CHICAGO — Apple’s vision for the future of the classroom is clear: Students armed with iPads and quality apps, and instructors leveraging creative teaching methods. Laying the groundwork for a combination of interactive group projects, immersive audio and video experiences, and some gamification, Apple thinks students will find greater success in schools through the use technology.
With yesterday’s big educational event behind us, we know a lot more about Apple’s vision for the classroom of the future.
Previously, Apple promoted the base model iPad as a great tool for schools. However, the company never fully demonstrated how the tablet would work in classrooms. Cupertino’s 2012 education-focused event positioned the iPad and iBooks as a way for schools to replace paper textbooks with more engaging digital books. But a combination of the iPad’s price and a lack of control left many schools wary about adopting the technology.
Six years later, Apple has gained some clarity. At the 2018 event, Apple did more than simply introduce an updated, less-expensive iPad that supports Apple Pencil (and Logitech Crayon). Cupertino also gave schools some new software for the classroom.
After the keynote finished at Lane Tech College Prep High School here, handlers sent attendees into classrooms. There, we got a glimpse of what a class powered by the iPad and Apple apps might look like. Apple did not allow photos or video in these rooms.
Our classroom looked like a typical science classroom. It had stool-height lab tables, surrounded by various science-y models and a 60-inch television (with Apple TV) in the front. And, of course, iPads on all the desks.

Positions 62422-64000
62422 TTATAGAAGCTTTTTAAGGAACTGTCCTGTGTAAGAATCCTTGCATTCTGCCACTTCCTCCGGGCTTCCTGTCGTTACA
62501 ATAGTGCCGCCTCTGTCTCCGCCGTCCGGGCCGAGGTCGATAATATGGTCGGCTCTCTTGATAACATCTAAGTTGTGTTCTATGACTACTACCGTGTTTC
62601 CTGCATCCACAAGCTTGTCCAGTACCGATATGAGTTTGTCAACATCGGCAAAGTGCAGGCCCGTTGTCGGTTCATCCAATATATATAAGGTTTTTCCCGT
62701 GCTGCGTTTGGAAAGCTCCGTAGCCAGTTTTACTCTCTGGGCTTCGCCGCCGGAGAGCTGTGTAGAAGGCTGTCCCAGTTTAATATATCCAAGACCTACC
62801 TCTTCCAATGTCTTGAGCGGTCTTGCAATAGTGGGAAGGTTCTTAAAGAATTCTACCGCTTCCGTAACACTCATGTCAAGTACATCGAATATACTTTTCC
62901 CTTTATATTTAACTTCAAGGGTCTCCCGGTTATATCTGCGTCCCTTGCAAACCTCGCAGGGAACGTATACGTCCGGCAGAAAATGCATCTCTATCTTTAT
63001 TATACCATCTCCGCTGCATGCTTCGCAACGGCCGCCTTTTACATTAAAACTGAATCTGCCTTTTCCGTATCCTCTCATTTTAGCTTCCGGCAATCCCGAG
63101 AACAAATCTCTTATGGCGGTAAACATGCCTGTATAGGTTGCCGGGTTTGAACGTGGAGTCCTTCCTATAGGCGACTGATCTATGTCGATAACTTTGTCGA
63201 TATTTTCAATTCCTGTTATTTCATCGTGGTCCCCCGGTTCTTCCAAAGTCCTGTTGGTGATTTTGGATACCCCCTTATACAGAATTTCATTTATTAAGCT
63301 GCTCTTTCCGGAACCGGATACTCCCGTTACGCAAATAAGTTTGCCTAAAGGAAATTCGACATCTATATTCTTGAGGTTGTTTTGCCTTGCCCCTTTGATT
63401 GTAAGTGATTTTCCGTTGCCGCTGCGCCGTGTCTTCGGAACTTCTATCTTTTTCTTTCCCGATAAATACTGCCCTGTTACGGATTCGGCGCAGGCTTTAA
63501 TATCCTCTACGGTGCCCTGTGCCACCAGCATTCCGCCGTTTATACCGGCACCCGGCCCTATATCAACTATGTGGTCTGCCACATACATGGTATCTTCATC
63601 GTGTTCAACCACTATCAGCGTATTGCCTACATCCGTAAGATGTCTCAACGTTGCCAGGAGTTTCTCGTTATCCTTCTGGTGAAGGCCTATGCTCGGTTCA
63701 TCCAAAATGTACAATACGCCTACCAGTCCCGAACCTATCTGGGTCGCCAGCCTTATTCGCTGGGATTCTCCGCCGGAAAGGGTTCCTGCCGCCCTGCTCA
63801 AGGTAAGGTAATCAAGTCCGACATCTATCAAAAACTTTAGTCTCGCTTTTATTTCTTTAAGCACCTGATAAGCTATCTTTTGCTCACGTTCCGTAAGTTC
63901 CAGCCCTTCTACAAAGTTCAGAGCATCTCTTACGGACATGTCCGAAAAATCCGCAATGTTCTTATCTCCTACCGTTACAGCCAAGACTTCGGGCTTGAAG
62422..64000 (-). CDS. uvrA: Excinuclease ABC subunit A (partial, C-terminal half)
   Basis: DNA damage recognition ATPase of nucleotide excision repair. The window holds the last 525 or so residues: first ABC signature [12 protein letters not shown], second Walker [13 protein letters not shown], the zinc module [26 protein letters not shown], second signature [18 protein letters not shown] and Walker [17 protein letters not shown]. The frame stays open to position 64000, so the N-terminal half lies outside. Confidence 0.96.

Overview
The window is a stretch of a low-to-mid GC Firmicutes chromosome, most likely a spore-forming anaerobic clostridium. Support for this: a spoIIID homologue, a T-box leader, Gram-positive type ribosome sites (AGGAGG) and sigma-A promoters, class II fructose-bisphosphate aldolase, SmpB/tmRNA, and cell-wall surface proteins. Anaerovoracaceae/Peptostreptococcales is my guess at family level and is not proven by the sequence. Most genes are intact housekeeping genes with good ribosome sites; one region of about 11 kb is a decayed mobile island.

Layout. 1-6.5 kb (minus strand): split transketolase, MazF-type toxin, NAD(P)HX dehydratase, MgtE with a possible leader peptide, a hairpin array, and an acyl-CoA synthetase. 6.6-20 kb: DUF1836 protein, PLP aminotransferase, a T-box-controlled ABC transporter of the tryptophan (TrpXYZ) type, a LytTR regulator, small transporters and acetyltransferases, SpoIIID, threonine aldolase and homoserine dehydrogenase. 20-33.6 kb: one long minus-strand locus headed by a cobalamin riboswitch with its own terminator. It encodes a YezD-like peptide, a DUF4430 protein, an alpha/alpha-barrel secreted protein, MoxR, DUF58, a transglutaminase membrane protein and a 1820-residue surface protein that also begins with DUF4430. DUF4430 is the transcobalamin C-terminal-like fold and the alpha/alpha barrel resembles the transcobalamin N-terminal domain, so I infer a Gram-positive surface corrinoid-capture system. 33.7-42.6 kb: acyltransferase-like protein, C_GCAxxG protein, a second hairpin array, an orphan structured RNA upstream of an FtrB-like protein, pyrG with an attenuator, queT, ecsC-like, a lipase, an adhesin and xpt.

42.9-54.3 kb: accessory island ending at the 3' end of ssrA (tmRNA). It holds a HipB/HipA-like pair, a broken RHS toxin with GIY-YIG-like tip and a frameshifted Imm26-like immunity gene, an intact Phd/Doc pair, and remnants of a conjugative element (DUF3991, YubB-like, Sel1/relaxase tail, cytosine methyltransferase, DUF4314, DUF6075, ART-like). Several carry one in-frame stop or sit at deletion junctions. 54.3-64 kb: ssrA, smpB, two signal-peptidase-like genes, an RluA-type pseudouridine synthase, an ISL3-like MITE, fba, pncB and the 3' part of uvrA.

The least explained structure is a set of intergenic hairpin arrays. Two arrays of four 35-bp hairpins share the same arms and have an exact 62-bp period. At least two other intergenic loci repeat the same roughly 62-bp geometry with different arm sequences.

How many iPads, you might be asking? I counted 20 iPads for our “class” of roughly 40 “students.”
That ideal iPad-to-student ratio led us to work in pairs, which helps people interact and learn socially.
iPad and Apple education apps in the classroom
Our first lesson? Math class, out of Apple’s new “Everyone Can Create” curriculum, which involved exploring the Fibonacci sequence. The instructor walked us through identifying the spiral sequence (1, 1, 2, 3, 5, 8 …) in nature. We also created a poem that followed that syllabic pattern.
Using Apple’s Clips app, we crafted a short video introducing the poem. We combined images from nature that include the Fibonacci pattern, the text of the poem and music for a backing track. For actual students, this interactive learning would mean auditory and visual mnemonics to help them remember and identify the Fibonacci sequence.
Our second lesson: another “Everyone Can Create” lesson in history class, with a little help from GarageBand. Using the newly added “Planetary” live loops pack in Apple’s music-making software, we created an atmospheric audio bed, complete with recordings from an Apollo shuttle launch. This formed the foundation for reciting a portion of President John F. Kennedy’s infamous “We choose to go to the moon” speech. Using GarageBand transformed a short, 25-word quote into something we could remember and visualize thanks to the far more immersive experience.
The third and final lesson came out of Apple’s “Everyone Can Code” series, and involved an introduction to Swift Playgrounds. After a short intro on how Apple’s educational coding application teaches Swift using auto-complete and code suggestions, we moved on to creating a dancing robot.